On Friday night at the 2015 San Diego Comic-Con (SDCC) there was only one topic of conversation: Did you hear about the Star Wars panel in Hall H? Because, even for SDCC standards, that panel was one for the ages.
Those of us not inside Hall H heard snippets and rumors throughout the evening. The entire cast is there and they presented an awesome behind-the-scenes reel? Cool, but not exactly breaking news for Hall H. Then… J.J. Abrams led the 6,000+ fans in Hall H a mile along the San Diego waterfront to Marina Park where they got to attend a live symphony orchestra performance of the Star Wars score? What??? That’s some crazy, epic, above-and-beyond stuff. And everyone got a lightsaber toy? Jealous! Definitely better swag than stickers or posters. AND THERE WERE FIREWORKS???
Once the smoke cleared (literally and figuratively) it became clear that the Star Wars celebration was pretty much the greatest SDCC event ever. Even though I’m only a casual Star Wars fans, I briefly regretted not sleeping on the sidewalk for a night or two just to feel what it must have felt like to be part of THAT. Mostly, I was excited and happy for the people that made it in — the people who are life-long Star Wars fans, who did sleep on the sidewalk most of the week, and for whom this was surely a dream-come-true experience filled with tears, awe, and utter joy.
I can’t even imagine the cost, time, effort, and sheer organizational genius it took for Disney to pull this off. But from a strategic perspective, it was the smart thing to do. This was “fanthropology” done right. Know your fans, and find the strategic win/win for your brand and for the fan experience.
For many Star Wars fans, the films are basically a religion. On the list of “things that people are super big fans of,” Star Wars certainly ranks in the top 5. While fan culture reaches far and wide these days — see, intense Marmite fandom — there are a few cultural touch points that shaped the history of fandom in profound ways. Star Wars is one of these touch points. Especially for Generation X, there’s a good chance that Star Wars was their first experience of being a fan, and thus had a huge impact in shaping their interests, their ideas, and even their sense of identity. Even fan culture itself was shaped by Star Wars, since the film was released during a period when media fandom as we know it today was still in its infancy. Star Wars was likely the genesis of the “fanboy” archetype. There’s even a movie called FANBOYS (2009), whose main characters are — surprise — obsessed with Star Wars.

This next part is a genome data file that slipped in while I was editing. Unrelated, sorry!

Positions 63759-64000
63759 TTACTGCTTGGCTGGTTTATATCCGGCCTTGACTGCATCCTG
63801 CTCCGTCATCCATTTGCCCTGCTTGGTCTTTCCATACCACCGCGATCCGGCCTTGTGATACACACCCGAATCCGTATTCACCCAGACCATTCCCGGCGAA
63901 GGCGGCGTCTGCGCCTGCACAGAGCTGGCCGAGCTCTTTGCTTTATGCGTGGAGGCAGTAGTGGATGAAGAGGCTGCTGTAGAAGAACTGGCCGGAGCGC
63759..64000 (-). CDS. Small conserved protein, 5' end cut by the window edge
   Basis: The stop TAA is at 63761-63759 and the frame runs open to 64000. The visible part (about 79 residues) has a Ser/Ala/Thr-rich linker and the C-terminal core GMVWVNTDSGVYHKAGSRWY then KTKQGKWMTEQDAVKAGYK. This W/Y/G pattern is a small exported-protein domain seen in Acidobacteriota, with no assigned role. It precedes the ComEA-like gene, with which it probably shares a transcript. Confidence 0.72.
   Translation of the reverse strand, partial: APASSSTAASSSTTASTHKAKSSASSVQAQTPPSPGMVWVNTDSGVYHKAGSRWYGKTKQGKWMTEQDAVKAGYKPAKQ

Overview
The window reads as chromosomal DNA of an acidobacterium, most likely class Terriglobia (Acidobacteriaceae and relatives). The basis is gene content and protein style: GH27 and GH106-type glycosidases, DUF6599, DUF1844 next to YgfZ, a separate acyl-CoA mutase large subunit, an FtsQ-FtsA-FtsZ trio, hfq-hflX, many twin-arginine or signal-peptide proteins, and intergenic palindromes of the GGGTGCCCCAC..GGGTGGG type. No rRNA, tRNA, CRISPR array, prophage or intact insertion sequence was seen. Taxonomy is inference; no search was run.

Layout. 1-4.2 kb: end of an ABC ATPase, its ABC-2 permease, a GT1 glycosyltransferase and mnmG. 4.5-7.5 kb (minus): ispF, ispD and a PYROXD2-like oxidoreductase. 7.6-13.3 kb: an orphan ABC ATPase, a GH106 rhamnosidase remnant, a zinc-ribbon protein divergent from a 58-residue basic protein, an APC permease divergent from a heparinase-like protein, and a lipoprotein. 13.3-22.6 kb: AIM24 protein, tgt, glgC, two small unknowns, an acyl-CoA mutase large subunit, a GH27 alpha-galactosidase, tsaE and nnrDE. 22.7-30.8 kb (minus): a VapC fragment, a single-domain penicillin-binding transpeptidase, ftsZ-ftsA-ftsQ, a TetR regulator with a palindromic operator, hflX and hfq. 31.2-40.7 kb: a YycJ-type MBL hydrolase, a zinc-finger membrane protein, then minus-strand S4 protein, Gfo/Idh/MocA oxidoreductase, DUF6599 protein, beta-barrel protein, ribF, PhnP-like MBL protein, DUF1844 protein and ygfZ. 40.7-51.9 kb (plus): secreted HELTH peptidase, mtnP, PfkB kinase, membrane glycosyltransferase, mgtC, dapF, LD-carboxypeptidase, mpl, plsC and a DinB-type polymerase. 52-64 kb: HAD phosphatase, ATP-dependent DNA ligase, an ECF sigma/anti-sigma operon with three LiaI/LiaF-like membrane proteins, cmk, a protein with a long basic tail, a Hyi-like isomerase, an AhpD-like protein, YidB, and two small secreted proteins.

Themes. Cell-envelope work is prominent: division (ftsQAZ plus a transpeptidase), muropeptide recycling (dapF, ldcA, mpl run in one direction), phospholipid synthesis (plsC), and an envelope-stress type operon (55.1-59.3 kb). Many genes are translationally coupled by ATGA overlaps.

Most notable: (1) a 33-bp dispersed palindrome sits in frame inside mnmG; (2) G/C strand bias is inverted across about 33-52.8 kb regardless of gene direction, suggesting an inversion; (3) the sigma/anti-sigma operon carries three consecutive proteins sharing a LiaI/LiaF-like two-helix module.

In this light, the epic scale of the 2015 SDCC Star Wars celebration was a perfect “product/market fit.” A much-loved, generation-defining franchise deserves a salute on a grand scale.
The event also tapped into a sense of nostalgia that permeates much of fan culture. Fandom, in many ways, is about sharing memories. This process achieves a sense of connection with other fans through stories of how we become fans, where-we-were-when, or how fandom influenced us during specific times of our lives. That’s one of the reasons collecting is such a pervasive aspect of fan culture. It is memory made material — not just a representation of the object of our fandom, but a reminder of what it means to us, and why.
The Star Wars celebration tapped into this nostalgia on all fronts:
There was a moment before the concert started, while they were playing all the pre-show music, when “Sweet Child O’ Mine” came on. I grew up in the ‘80s, so of course I loved it, and there I was: lightsaber in hand, with Guns N’ Roses playing at some bizarro Star Wars concert at Comic-Con. I put both hands in the air and said, “This is the perfect event!” (Star Wars created the most magical event of Comic-Con, The Verge, July 13 2015)
At the end of the day, Comic-Con is a marketing event, and Disney’s motivation in putting on this Star Wars celebration was not (entirely) out of charity for the fans. It also produced a massive amount of media buzz, increased brand equity for the franchise, and garnered immense good will and positive anticipation for the film. There’s a good chance STAR WARS: THE FORCE AWAKENS will become the highest grossing film of all time. That being said, the Star Wars celebration succeeded in making fans feel appreciated and important. When fan investment is as deeply emotional as it is for Star Wars fans, it is vital that this emotional investment is foregrounded over any commercial aims.
From a big-picture strategic point of view, investing in a Comic-Con presentation of this scale was also a smart move in terms of reaffirming the emotional value of the Star Wars franchise going forward. Disney acquired Lucasfilm in 2012 and immediately announced that it would begin developing new films in the Star Wars cinematic universe, both as sequels and stand-alone features. As such, Disney knows it has some work to do activate a new generation of Star Wars fans, who are as engaged with the property going forward as its original fans have been for over three decades.